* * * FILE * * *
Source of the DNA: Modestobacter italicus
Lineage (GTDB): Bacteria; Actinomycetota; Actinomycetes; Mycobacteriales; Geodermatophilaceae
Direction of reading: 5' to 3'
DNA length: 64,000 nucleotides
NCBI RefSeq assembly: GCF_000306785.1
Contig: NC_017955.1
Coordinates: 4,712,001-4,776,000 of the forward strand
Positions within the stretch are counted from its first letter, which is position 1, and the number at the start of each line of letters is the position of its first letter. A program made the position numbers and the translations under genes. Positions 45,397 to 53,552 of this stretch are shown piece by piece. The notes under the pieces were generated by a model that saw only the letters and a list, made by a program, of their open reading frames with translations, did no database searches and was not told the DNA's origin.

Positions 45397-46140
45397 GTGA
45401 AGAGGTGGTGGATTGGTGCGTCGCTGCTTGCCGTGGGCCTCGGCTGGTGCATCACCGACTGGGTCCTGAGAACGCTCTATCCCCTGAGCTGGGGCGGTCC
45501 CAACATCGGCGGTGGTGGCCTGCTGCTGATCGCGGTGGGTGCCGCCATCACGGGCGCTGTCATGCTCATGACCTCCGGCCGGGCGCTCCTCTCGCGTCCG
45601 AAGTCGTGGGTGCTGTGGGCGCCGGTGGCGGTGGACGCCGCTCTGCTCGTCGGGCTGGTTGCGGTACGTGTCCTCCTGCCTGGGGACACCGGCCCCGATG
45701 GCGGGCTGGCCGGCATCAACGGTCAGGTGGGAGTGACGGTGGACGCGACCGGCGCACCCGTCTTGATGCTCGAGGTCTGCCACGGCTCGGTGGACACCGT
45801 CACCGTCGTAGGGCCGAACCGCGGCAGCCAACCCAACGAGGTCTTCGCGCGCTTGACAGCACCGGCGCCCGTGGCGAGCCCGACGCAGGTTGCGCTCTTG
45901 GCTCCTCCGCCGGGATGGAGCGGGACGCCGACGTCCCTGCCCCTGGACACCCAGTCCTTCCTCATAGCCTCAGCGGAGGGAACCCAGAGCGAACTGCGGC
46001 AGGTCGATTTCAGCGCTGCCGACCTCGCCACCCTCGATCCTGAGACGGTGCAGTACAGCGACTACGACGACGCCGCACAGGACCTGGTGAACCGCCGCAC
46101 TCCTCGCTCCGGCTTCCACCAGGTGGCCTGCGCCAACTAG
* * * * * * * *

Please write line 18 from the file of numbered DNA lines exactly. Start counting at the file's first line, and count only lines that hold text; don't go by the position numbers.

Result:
46101 TCCTCGCTCCGGCTTCCACCAGGTGGCCTGCGCCAACTAG